* Many organophosphates are potent nerve agents, functioning by inhibiting the action of acetylcholinesterase (AChE) in nerve cells. They are one of the most common causes of poisoning worldwide, and are frequently intentionally used in suicides in agricultural areas. Organophosphorus pesticides can be absorbed by all routes, including inhalation, ingestion, and dermal absorption.
    * Organophosphates are linked to increases in Chronic Fatigue symptoms, Alzheimer's disease, and ADHD. Also, delays in learning rates, reduced physical coordination, and behavioral problems in children are linked to these chemicals.

    This is some scary stuff! I've never been a big OJ fan, but now there is no way I'm drinking any of it. Thanks for bringing this to our attention.

  2. Anonymous

    Can you cite some sources please? It's easy to claim there's insecticides in something without backing it up with any actual report.

    Also, do you think your commenter above is implying that, if I drink, say, a glass of store-bought oj every morning, eventually I will develop chronic fatigue, alzheimer's or adhd? Again, where is the research to support that?

    Couldn't it be that certain types of people – including those with diagnosed adhd (like kids) and who have chronic multiple problems (including the elderly) – are more likely to drink store-bought juice in the first place?

    I understand the desire to eat "clean" food, but this is a bit of fear-mongering. Also, as far as I know, pesticides don't have gluten. So it's not an allergan issue, which it also seems like you are implying.

  3. Paul Waldo

    Hi Anonymous,

    The Wikipedia article I mentioned lists approximately 30 references for it's statements, ranging from mainstream news outlets to scientific journals such as the "American Journal of Epidemiology".

    With titles such as "Study: ADHD linked to pesticide exposure" and "Malathion Exposure and the Incidence of Cancer in the Agricultural Health Study", these articles are a good starting point for verifying these claims.

    If you can concede that there is at least a possibility of the statements being true and that would be of concern to you, you may want to consider looking at the Wikipedia article and some of its references to decide for yourself.


  4. MargeAtLarge

    Dear Anonymous,
    First, it's difficult to dialogue with someone who doesn't show his or her identity.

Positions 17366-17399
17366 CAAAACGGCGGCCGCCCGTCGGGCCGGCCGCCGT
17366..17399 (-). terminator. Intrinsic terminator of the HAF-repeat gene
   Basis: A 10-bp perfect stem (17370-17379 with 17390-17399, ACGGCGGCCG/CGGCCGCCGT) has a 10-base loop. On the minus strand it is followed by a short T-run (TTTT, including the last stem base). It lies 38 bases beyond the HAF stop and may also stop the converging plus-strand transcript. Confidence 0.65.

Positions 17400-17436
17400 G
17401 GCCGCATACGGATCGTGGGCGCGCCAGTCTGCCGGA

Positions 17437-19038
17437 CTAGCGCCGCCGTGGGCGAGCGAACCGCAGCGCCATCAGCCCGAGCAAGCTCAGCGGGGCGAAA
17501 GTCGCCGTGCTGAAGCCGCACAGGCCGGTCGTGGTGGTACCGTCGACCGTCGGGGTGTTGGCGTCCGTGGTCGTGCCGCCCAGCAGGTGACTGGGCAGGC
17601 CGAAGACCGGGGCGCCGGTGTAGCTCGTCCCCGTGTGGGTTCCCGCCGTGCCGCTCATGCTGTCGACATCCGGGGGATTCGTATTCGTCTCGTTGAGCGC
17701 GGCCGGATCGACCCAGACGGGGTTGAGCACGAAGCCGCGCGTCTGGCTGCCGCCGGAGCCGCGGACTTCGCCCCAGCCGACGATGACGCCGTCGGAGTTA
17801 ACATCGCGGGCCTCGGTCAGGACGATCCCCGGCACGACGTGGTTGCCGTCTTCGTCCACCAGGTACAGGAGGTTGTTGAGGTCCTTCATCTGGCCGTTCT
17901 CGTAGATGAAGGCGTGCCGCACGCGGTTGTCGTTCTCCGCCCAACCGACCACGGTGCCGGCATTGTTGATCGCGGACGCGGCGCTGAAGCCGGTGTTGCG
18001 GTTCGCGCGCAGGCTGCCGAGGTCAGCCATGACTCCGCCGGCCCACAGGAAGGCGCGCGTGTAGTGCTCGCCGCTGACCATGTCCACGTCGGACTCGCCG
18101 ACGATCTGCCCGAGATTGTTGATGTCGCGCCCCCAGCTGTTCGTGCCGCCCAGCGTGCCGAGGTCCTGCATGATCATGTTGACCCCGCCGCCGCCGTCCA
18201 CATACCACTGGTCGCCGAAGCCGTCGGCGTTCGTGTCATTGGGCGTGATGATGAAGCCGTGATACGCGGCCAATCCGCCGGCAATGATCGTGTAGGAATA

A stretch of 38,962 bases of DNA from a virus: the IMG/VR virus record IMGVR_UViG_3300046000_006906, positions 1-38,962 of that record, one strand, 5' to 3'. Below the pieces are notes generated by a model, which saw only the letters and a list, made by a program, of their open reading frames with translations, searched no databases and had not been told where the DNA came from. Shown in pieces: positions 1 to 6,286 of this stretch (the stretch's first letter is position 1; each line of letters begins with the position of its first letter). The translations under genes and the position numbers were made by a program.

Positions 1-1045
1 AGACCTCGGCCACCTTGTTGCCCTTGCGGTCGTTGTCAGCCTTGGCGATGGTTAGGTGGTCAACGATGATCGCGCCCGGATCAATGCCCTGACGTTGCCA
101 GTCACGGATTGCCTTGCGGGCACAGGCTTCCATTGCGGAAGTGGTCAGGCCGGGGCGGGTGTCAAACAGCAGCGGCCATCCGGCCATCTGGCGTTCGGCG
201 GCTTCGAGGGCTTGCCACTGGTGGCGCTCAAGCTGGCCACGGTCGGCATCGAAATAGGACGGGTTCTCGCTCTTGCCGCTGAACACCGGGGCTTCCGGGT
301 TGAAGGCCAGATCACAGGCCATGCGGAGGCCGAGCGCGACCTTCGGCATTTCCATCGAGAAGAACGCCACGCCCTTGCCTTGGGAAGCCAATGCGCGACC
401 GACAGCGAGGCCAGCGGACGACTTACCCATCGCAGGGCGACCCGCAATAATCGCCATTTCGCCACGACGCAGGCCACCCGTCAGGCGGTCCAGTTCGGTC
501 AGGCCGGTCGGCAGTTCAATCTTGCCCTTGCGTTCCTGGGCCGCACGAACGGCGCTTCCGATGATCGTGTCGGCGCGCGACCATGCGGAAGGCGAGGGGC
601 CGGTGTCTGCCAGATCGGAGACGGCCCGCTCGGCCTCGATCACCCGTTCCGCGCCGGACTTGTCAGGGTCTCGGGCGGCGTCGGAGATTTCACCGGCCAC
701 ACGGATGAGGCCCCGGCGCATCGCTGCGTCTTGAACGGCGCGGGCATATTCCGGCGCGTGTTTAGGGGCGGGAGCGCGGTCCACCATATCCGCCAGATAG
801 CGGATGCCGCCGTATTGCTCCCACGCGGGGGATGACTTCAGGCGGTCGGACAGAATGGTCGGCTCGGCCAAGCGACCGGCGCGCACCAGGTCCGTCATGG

Second, when it comes to fear, you betcha!!!! You and I should be afraid of the toxic load in our food supply that both the informed and uniformed choose to gulp down. I choose not to drink this and other toxic soups. But, hey, ignorance is bliss, right? Homework is just too hard.
    Thank you, Laura, for continuing to educate us. The facts are painful to hear sometimes, but I'd rather that than the consequences later.
    …and I will be referencing this blog later, SO THANKS!!!!! 😀

  5. Dr. Tamie Dixon

    Dear Anonymous,
    Do you work for Pepsi Co or Coca Cola? Seriously being an informed consumer is a must these days. Take a minute to do a little research on the products you commonly buy
    Dr. Tamie Dixon

  6. Victoria

    I see that I’m not allowed to leave an anonymous comment anymore. Personally I don’t know why it’s “difficult to dialogue” with someone if they prefer not to leave their name on a website. There are a multitude of reasons I might not want to do that, however, fear of reply comments isn’t one of them.

    Secondly, I’ve been chided for not being an “informed consumer,” yet my original inquiry was for sources to the article. Knowing the source of one’s information is at the root of being an informed consumer, no?

    I do plenty of research on what I buy for myself and my family. We grow organic vegetables, drink organic milk and, when money allows, purchase as much organic meat as possible. The income of one person for three mouths only goes so far. But it has little to do with my wanting to know what’s in my food.

    Amazing, everyone here is so quick to accuse a stranger of not caring what she feeds herself and family, with absolutely no grounds to do so. We do the best we can, so give the attacks a rest. You wonder why others might be put off by you foodists, who are uninterested in educating without scolding.

  7. Bonny

    When I click on the “Read More” link above it does not take me to the rest of the article, which I would like very much to read. Can you please tell me the working link for the rest of this orange juice article? Thank you!

    • Laura

      Bonny, I apologize it should be viewable now. We’ve ported from our old blog host to a new one which crashed a couple of weeks ago. I am manually going through to make sure this problem is corrected. Enjoy the post!

  8. Pingback: Update: Is Your Orange Juice Really Healthy? | Living Gluten and Grain Free